The arepas in Choroni were delightful. I have to admit that upon introduction, arepas were something I could live without. It is a somewhat bland white corn disk that is fried (in butter), split open and filled with a variety of ingredients: ham, cheese, sausage, mushrooms to name a few. Many Venezuelans eat arepas at every meal, making it by far the most popular national food. By the end of my trip, I had found the arepa to be quite agreeable. Cheap, and fast, it makes a perfect traveller's meal.
And they taste pretty good with a beer. Polar, the national brew, is served ice cold. The bottles are small, so they don't have time to get warm. Perfect for a lightweight like me! As much as Venezuelans love their beer, they love whiskey even more. They consume as much whiskey as the Irish per capita. A group of college kids showed up at Skydive Venezuela as part of a class project. Besides interviewing us (me in English so they could practice), they proceeded to imbibe numerous bottles of whiskey that evening, mixed with Coca-Cola (the other national beverage). It was my last night at the drop zone in Higuerote.
Choroni was settled 385 years ago, 2 km inland from the sea, for protection from the pirates that ravaged the coastline. Puerto Columbia lies north of Choroni, the original port serving the area. Now it is a backpacker's mecca, full of hip restaurants, posadas, and young crowds. Playa Grande lies to the east, a 10 minute walk from town.
Playa Grande, big and empty.
One of the many fishing boats in Puerto Colombia
Other more secluded beaches are accessible by boat, which can be hired for $30 or so roundtrip, the fare split among passengers. A few can also be reached by trail from Choroni.
I decided that I wanted to see the Road to Choroni in the daylight this time, so I caught the first bus I could up the mountain. In classical Latin American fashion, both the timetable for the bus, and the clarity of where the bus stop was actually located was sketchy at best. In typical American fashion, I found myself pacing, wondering if I was waiting in the right spot, on the right street. Asking a local for help didn't really help to clarify matters, which was my cue to take the lead of the residents of Choroni and just chill out. Really, could I possibly miss the groaning engine and bellowing horn of that giant blue bus?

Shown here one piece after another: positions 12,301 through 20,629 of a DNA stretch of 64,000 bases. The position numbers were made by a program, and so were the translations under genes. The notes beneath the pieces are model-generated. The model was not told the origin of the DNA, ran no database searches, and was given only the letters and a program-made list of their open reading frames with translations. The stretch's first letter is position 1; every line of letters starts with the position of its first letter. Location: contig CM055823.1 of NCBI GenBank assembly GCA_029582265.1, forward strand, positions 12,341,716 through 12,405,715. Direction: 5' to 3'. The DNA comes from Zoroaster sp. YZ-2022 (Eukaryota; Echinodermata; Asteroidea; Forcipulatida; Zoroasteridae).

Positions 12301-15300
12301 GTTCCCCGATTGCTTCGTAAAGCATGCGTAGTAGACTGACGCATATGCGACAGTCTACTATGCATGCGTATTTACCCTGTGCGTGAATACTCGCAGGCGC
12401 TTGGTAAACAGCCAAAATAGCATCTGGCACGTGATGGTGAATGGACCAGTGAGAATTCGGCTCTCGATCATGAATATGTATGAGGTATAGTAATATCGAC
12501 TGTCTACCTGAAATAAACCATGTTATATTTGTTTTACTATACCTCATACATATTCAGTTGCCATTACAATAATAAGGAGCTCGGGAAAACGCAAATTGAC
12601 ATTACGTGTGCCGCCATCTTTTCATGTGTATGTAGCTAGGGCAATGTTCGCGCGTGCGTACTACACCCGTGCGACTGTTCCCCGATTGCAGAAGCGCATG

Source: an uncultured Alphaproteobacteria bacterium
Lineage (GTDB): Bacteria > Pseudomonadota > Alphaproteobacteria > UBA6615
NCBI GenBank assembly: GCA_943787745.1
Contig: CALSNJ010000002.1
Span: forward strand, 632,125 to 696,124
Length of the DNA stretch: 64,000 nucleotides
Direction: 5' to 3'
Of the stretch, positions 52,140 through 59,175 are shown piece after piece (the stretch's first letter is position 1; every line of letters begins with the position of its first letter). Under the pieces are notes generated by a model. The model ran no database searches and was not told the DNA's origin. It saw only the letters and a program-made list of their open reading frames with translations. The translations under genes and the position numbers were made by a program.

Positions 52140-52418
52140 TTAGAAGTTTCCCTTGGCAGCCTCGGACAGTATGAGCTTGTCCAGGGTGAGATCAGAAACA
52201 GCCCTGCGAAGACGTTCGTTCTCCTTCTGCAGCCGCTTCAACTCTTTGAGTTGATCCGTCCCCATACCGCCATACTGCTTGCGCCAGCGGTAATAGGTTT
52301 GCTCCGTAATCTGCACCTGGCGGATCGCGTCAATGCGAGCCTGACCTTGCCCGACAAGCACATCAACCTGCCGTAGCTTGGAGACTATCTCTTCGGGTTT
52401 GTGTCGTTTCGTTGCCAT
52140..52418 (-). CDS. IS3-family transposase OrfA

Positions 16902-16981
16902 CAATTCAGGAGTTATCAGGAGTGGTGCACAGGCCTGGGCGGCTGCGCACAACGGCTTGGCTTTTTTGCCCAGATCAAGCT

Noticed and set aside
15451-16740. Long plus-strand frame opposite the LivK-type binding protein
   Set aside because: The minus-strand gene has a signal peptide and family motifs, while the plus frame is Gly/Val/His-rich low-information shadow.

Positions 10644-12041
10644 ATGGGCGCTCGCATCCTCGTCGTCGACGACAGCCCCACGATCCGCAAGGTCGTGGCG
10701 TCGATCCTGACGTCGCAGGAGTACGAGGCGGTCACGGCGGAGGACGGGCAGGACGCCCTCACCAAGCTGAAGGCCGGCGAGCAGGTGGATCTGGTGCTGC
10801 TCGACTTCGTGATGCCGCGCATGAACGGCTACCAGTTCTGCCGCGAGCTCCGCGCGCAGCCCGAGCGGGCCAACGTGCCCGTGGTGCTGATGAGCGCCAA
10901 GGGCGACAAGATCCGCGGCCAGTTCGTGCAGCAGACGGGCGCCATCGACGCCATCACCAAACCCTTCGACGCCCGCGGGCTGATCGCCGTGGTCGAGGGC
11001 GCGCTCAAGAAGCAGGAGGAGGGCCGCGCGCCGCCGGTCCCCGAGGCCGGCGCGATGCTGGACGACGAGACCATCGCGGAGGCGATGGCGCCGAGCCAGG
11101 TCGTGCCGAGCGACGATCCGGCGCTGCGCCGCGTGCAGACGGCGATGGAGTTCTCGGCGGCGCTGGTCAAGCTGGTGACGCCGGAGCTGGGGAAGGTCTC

I sat in the back, but not amongst the group of ladies this time. Instead, my co-passenger was a nine year old girl who boarded the bus about 3 miles outside of Choroni. She held in her tiny arms an enormous birthday cake with yellow and sky blue icing. It nearly dwarfed her as it balanced precariously on her lap. It was for her brother and she was taking it to school where there would be a fiesta for him. I kept smiling at her, and she hid behind thick, black hair: she was my polar opposite. I couldn't have been more different to her in outward appearance, really to anyone on that bus.
But instead of feeling out of place and uncomfortable and retreating to my iPod, I met the stares with eyes full of curiosity and admiration. In some strange way, I felt connected and like I could see a common tie between us, as people, the human race. That we are not so different; regardless of appearance or heritage, social class or culture, we are all striving for the same things in life, all wanting to fulfill the same basic needs. I felt such energy from everyone on that bus, it was invigorating. I had this strange sense that all the layers that hide our true, loving and kind selves had been peeled away, like the layers of an onion. I felt that I was in a place where I could be open and unaffected by society's pretenses, by pressures and expectations. For the first time ever travelling in Latin America, I was unashamed of where I came from because in that brief moment, the disparities no longer existed. We were all just people, living and breathing humans all here for the same purpose.
The road snaked south up the steep slope, back to Maracay, and my mind was quieted and contented by the amazing rainforest view out of the Bluebird's window. The little girl with the cake has disembarked long ago, and I was left to stare and observe on my own.
Knowing what lie ahead of me, on this adventure, for the winter, and for the rest of my days to come, I felt open to possibility and was instilled with a newfound faith and confidence--both in myself and in the world. Without a doubt in my mind, I would survive this bus journey on this crazy road, and the madness of Caracas. I would be safe skydiving, and I would try to recognize and live by the lessons it could teach me--just as all things in life have the potential to do. If we are open to it, even the smallest things can show us something new. Even this old creaky bus barreling down a backroad in the jungle brought me a level understanding I hadn't previously known.
Indeed, it is often the seemingly insignificant experiences that have the ability to repair, reshape, and ultimately redefine our point of view and freshen our perspective, like this simple trip to the coast did for me. I stepped off the bus in Maracay feeling alive and I reveled in the satisfaction of knowing that, for now, I was definitely travelling down the right road.